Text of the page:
5 of the world’s biggest economies are at risk of recession

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> China’s massive economy is growing at the slowest pace in nearly three decades as the country wages a prolonged trade war with the United States, which will impose new taxes on Chinese exports in September and December. And this why US media can’t be trusted – their framing of issues always externalizes blame. It’s not China who’s been waging a trade war, it’s the US. Just as Iran is not flaunting the terms of the nuclear deal, that’s the US. Even a supposedly ‘anti-Trump’ or ‘Democratic’ medium like CNN employs a postmodern bending of words that’s usually associated with the right, and so can’t bring itself to be fair with its audience. The problem with the governmental system in the US in a nutshell.


Well that is a short article that seems to lack substance. For so long as we push public confidence higher than the equilbrium between aggregate investment and GDP, we will have bubbles, both Hayek and Keynes agreed on this. While Hayek did not seem correct on many things, one area history has demonstrated him correct over the last 40 years is that for every bubble there is a contraction. The greater the bubble, the greater the contraction will eventually be. This understanding is why many of the world’s wealthy actively pursue an economic strategy of waiting until a contraction hits rock bottom, and then buying up real investments for low prices. Dozens of reasons aside a contraction is always coming, the positive economic evidence on that is clear. The question I think should be answered is what ratio of wealth inequality is optimal for a faster recovery? Because from what I see the biggest problem is that contractions facilitate a drastic negative derivative on aggregate demand, not on elasticity of various markets but specifically on the average or median person’s ability to afford good/services that create the velocity of money in a given economy. We have seen governments use surplus policies as a theory for this before, but I think debt forgiveness and write off might be the best way to go with a focus on homes and education, or perhaps subsidies offering relocation as a means to develop undeveloped land.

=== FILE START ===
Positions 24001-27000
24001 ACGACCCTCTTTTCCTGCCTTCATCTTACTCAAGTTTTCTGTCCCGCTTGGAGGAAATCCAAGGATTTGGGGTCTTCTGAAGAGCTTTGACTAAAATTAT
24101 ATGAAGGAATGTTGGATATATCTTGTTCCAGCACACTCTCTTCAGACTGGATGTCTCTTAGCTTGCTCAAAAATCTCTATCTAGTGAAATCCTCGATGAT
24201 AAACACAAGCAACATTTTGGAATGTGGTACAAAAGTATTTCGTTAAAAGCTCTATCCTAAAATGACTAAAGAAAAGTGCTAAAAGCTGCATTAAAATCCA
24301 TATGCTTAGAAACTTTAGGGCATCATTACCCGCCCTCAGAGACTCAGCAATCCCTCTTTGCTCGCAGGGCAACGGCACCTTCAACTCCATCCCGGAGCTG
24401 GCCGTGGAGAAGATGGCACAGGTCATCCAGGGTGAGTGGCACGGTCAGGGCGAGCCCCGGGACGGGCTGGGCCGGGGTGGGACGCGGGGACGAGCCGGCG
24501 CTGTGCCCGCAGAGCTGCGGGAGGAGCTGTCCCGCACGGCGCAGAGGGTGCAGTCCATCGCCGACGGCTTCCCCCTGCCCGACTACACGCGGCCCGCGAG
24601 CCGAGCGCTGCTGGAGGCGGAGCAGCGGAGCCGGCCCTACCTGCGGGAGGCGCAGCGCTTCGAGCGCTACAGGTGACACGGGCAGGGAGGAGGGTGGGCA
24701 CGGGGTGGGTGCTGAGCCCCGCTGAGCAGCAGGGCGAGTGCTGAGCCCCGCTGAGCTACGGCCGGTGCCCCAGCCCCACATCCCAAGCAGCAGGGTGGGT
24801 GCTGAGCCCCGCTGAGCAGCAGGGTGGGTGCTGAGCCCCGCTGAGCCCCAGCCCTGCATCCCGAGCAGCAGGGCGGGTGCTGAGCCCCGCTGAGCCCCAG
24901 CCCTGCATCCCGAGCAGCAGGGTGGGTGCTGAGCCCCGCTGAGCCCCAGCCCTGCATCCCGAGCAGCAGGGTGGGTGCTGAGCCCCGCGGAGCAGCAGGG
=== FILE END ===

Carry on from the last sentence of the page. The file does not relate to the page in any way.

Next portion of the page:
Not sure for other biggest economies, but for the US. The inverted curve simply means the fed has to cut rate more aggressively if they really want to avoid recession. However, a brief recession doesn’t mean there will be a financial crisis nor >30% drop in stock market either.


Actual question because I don’t know any better: Aren’t recessions inevitable/part of the economic growth cycle?


The Federal Reserve doesn’t lower interest rates when the economy is doing well. There will be another surge in the stock market come September when the federal reserve lowers interest rates again but they’ll almost be back to zero after that. Inflation is taking place and has been for a while now. Buy gold.